We want people to be really creative and challenge their taste preferences and their ideas about how food can be made, but we also want people to think about where their food is coming from and how it is produced, and why this matters.
5. If I’ve never tried preserving before, where should I start? What’s the easiest recipe?
Another really great question, and one that seems to be at the forefront of a lot of folks who attend our classes. Start simple. Get the basics down first, get comfortable with the steps (i.e. sanitizing jars, keeping them warm, cleaning the produce, picking your flavors, processing the jars).
A great place to start is with some really simple pickled carrots, or green beans, and working with a classic pickling spice.
6. What’s in the works for you in the near future?
This year we’ve been focusing primarily on our classes. Things kind of exploded a bit quickly last year, and we had preserves in several shops and were catering, but the reality of that is you can get over extended pretty quickly and we both ended up with some pretty exciting opportunities this year. Zoe is working with great people at East Van Roasters, and I’m the Chef at Graze food and drink. So, we wanted to tighten our focus back to what was the primary reason we began our project, the classes. We’ll be doing a limited fall release of some of our preserve staples and gearing our focus for next season’s classes which will start earlier and be geared toward different parts of the harvest season; spring, summer, late summer, fall.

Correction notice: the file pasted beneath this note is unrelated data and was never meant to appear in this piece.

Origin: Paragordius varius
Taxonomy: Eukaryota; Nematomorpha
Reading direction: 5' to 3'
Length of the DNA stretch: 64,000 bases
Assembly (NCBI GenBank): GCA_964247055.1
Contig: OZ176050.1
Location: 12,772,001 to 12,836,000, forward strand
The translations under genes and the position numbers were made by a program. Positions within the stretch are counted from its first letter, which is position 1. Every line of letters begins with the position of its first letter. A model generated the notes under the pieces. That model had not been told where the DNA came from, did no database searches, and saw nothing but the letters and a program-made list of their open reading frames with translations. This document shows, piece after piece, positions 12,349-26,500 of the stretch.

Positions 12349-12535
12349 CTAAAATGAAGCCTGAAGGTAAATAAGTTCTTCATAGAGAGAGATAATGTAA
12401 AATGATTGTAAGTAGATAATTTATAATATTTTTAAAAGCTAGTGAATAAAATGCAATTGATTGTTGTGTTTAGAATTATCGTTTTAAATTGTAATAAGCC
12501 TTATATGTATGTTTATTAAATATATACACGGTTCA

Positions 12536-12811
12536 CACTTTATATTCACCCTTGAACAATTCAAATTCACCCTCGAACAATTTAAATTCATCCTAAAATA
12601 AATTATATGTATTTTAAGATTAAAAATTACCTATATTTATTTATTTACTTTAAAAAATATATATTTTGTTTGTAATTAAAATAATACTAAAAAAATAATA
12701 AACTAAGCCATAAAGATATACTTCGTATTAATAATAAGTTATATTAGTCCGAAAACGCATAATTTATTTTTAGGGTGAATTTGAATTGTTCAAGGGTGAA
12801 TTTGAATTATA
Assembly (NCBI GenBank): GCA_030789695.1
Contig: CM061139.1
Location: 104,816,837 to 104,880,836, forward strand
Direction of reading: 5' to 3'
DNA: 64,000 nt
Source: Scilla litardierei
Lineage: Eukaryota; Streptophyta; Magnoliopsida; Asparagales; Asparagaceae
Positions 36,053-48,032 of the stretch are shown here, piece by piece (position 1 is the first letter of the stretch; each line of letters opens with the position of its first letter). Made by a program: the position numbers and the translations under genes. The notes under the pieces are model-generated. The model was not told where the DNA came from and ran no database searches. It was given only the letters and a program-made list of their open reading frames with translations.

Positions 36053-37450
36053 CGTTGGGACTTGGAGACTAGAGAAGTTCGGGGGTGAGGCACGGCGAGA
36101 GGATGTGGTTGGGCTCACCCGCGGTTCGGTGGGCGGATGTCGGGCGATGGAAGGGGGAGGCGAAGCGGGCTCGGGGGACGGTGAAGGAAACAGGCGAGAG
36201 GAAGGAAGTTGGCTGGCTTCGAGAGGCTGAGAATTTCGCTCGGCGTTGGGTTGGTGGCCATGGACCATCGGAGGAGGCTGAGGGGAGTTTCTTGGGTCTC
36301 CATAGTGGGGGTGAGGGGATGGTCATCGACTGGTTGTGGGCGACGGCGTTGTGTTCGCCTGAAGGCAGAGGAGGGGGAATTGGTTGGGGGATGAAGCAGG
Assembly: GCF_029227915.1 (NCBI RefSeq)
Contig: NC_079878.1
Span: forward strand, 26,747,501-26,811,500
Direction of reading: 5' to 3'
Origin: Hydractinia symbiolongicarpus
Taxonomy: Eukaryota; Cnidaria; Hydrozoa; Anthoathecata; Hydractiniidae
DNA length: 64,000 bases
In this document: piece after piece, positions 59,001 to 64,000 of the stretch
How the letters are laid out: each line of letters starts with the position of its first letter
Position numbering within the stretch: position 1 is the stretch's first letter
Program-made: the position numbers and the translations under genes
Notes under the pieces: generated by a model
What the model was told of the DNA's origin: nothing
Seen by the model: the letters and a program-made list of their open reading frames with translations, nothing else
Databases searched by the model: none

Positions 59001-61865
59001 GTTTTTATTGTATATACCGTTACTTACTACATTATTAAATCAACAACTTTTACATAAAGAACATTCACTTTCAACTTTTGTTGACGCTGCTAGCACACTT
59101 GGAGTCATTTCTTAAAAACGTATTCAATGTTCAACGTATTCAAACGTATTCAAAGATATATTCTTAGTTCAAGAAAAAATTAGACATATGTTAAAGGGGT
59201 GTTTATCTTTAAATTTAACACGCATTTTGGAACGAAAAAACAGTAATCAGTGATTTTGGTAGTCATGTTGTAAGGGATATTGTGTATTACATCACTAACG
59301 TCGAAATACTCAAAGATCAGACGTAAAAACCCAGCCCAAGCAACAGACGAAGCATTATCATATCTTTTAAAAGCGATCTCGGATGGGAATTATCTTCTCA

We will be launching a new, limited, line of our own preserves with recommended recipes for their use, and are developing a couple of other community based projects for delivering preserving workshops in different communities in Vancouver.
We have a couple of really exciting projects in development right now, but kind of want to stay hush hush right now.. no jinxing it!
7. What advice can you give to ladies & gents looking to turn their passion into a business?
Passion is absolutely essential, we think, if you want to create any business. But, you need to have something like a plan. Spend some time assessing your costs (both in terms of money and time); be honest with yourself about your willingness and ability to commit to make the move from earnest hobby to business. There are several great places to access information and training for developing a business plan (the Small Business office has some great resources), be willing to accept that there will be some times that will be more difficult and challenging than others, and think long, not just short term.
8. How do you keep your life playful & brilliant?
Fantastic question! Sometimes this can be the biggest challenge! Trying not to lose yourself in the midst of all the work and planning and the rest of our lives details! Zoe has her wonderful son, who is super creative and imaginative and she is always creating some new project at home, most recently building herself a drying rack for herbs and flowers, and I have just tried signed up for some Open Source courses that focus on food chemistry and physics for fun and try to get time kayaking or catching up with close friends who always have something interesting going on. We’re both really lucky to be working in our other projects with really warm, creative and inspiring people, so it’s not too hard to find some playfulness in our lives!
Wow, I’m suddenly hungry! That Meyer Lemon Goat Butter Curd sounds delectable. I can’t wait to take one of those workshops and finally learn the craft of preserving. I love how your workshops are so connected to people and passing on traditions. Thanks for sharing.